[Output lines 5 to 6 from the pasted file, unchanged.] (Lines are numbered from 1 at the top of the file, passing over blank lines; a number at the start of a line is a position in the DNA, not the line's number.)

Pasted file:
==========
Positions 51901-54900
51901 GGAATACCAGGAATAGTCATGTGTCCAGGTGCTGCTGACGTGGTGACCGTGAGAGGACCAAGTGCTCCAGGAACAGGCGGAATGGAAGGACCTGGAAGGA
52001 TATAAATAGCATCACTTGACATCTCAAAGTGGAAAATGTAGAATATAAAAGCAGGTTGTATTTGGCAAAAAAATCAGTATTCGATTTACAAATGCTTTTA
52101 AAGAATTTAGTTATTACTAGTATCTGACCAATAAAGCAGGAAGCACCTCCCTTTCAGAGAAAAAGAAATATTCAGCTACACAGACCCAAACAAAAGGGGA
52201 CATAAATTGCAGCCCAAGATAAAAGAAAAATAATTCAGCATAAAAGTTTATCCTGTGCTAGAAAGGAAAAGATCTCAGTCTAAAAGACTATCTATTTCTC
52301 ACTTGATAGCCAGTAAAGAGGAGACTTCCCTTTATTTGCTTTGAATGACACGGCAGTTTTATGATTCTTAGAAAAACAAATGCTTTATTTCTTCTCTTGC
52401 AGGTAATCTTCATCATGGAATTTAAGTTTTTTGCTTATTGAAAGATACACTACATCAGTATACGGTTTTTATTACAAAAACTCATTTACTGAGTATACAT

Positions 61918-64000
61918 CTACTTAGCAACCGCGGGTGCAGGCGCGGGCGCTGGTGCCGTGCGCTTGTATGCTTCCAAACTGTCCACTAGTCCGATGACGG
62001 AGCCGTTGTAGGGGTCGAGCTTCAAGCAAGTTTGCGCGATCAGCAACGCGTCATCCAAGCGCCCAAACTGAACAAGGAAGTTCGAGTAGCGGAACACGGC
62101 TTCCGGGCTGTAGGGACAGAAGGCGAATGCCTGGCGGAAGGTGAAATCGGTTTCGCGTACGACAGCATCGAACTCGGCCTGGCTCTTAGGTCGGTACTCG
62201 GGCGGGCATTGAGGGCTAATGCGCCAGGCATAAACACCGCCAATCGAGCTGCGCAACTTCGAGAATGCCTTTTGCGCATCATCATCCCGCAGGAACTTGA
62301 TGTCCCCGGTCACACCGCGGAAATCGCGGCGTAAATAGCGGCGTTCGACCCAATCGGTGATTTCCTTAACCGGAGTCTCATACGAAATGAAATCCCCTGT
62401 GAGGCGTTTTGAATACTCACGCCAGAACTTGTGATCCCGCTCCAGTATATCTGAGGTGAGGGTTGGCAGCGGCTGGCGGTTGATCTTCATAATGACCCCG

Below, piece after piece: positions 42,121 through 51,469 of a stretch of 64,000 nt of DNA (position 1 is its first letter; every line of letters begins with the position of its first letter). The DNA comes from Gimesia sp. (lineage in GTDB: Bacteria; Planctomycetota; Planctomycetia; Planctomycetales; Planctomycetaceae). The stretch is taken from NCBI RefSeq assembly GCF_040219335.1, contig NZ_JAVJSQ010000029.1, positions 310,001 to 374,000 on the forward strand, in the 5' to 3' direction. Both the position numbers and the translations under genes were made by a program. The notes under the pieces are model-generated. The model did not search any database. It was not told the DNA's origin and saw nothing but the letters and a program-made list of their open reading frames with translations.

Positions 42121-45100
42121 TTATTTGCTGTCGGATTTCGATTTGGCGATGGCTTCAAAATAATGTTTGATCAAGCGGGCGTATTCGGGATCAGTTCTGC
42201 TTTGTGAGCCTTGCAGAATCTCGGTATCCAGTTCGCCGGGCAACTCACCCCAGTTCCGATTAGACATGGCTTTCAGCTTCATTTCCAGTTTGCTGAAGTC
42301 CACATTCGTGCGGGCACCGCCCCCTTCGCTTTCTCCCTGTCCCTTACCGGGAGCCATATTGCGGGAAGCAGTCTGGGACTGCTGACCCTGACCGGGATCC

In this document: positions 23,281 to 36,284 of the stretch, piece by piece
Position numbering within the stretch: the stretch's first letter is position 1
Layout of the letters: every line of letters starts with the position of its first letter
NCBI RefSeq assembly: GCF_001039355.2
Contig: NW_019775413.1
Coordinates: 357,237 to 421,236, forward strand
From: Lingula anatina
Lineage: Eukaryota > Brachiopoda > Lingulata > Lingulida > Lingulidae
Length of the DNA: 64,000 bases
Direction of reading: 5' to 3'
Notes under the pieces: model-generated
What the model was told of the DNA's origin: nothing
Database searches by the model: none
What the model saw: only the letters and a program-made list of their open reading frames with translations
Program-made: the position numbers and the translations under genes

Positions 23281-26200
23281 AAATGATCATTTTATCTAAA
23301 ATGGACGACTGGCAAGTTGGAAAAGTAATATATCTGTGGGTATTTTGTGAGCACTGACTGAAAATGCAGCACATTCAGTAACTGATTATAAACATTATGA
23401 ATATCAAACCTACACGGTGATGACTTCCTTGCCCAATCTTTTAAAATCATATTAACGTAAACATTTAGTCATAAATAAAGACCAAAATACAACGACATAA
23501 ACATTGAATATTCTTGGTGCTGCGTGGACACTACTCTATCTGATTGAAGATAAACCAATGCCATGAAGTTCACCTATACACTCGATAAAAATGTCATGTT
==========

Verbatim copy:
52201 CATAAATTGCAGCCCAAGATAAAAGAAAAATAATTCAGCATAAAAGTTTATCCTGTGCTAGAAAGGAAAAGATCTCAGTCTAAAAGACTATCTATTTCTC
52301 ACTTGATAGCCAGTAAAGAGGAGACTTCCCTTTATTTGCTTTGAATGACACGGCAGTTTTATGATTCTTAGAAAAACAAATGCTTTATTTCTTCTCTTGC